A review of physical processes used in the safe recycling of lithium ion batteries

Research output: Contribution to journalReview articlepeer-review

Authors

External organisations

  • University of Warwick
  • Bunting - Redditch

Abstract

A review of separating methods used in domestic and electric vehicle lithium ion battery recycling is presented, focusing on physical processes which are commonly utilized prior to further chemical processing and purification steps. The four processes of stabilization, disassembly, separation and binder negation are reviewed and the strengths and weaknesses in current research identified. The main limitation with current recycling methods is the comminution step, which mixes, sometimes intimately, the materials from different cell components. This mixed waste stream requires further physical separation, and produces cross contamination in the different material streams. Effective separation of battery components, which produces enhanced purity of waste streams is essential to providing a cost-effective recycling process for direct or “closed loop” recycling. Improvements in the separation process are possible if the materials are separated prior to comminution, to prevent contamination of the different materials streams. In addition to purity of waste streams, one area mostly neglected in the literature is the health and safety implications and hazards associated with the chemicals contained within the cells. Little information is known about the chemical reactions which may occur during the physical separation processes and this has been identified as an area which needs substantially more investigation.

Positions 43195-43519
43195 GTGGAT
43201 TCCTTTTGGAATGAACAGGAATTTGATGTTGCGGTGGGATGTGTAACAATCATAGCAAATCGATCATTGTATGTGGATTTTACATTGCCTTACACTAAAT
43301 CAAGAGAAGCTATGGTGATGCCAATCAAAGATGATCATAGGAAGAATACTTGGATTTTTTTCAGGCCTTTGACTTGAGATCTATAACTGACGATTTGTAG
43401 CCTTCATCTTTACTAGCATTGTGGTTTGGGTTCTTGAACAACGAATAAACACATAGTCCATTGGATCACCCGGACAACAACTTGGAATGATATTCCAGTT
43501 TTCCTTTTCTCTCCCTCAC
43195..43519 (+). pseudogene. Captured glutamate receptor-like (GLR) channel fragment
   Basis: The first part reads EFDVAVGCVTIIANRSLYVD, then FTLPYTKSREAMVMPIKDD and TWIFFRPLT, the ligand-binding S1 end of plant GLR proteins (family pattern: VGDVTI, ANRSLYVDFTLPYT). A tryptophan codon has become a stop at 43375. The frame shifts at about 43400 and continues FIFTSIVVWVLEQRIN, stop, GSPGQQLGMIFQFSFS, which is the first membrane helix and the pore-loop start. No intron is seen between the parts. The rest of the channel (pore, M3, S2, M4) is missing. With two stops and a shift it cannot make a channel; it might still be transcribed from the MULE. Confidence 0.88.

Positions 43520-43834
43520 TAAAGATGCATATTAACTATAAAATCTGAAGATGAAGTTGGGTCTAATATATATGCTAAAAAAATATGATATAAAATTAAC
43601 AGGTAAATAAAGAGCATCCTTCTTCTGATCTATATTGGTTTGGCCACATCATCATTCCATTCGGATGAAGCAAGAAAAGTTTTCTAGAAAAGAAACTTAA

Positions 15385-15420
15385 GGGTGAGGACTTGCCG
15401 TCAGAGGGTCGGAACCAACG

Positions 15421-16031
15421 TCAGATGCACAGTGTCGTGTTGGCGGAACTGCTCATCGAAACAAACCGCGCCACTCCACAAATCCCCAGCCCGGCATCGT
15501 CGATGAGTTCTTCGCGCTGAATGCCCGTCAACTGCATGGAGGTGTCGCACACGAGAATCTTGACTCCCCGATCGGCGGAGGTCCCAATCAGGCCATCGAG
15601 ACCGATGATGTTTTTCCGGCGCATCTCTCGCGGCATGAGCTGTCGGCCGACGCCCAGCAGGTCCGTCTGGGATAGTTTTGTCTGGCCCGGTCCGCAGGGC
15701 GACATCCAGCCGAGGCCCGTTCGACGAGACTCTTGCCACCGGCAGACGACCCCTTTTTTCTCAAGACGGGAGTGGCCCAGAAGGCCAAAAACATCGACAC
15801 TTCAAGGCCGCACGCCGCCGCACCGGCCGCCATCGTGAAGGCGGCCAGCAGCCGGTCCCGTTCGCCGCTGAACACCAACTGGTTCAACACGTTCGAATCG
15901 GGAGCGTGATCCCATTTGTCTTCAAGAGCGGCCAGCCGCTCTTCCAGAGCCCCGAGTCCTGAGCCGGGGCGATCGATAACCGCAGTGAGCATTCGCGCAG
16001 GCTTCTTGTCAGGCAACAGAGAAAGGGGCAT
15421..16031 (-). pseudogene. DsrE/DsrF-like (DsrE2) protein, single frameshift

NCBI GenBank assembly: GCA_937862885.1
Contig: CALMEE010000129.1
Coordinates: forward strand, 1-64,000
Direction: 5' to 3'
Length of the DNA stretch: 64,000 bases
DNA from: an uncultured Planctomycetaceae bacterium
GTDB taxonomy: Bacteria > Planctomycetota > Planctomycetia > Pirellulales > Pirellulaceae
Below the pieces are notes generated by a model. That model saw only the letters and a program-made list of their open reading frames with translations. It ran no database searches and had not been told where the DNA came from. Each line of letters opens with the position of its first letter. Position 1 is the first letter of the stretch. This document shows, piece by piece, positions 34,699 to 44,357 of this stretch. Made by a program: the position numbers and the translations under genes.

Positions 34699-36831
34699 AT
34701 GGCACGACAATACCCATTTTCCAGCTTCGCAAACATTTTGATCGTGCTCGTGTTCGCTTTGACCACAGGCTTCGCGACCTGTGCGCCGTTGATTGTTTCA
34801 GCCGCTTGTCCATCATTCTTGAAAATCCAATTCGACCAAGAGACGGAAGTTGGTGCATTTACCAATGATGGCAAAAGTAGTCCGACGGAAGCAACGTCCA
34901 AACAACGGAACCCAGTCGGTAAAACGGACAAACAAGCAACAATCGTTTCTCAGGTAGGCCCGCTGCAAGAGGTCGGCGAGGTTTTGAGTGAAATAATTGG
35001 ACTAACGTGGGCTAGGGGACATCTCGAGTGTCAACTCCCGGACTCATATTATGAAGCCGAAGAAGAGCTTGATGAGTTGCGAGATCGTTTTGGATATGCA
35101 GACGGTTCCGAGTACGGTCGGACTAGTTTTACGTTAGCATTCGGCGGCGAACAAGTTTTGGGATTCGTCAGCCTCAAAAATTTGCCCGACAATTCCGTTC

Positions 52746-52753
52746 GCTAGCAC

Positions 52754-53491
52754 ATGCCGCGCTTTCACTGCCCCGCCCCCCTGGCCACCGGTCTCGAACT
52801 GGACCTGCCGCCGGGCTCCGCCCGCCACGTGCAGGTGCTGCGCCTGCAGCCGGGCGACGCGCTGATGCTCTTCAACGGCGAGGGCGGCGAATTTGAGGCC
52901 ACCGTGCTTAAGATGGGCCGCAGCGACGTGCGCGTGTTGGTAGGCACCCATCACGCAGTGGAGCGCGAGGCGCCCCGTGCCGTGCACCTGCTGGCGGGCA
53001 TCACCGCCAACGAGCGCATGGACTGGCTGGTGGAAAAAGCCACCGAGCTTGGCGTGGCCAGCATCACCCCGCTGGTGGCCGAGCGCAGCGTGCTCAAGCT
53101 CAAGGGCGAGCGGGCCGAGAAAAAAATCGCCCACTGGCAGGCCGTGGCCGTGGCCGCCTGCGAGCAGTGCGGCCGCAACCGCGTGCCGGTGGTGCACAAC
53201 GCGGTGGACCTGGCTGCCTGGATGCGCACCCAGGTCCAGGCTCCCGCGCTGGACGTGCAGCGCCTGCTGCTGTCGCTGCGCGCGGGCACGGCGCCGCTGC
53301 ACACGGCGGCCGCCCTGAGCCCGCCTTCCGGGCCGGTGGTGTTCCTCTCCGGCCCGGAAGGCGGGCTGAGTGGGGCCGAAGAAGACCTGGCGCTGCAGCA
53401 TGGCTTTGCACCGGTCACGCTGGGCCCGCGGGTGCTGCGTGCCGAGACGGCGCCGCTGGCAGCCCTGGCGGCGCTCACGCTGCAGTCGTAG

Details

Original languageEnglish
Article numbere00197
JournalSustainable Materials and Technologies
Volume25
Publication statusPublished - Sep 2020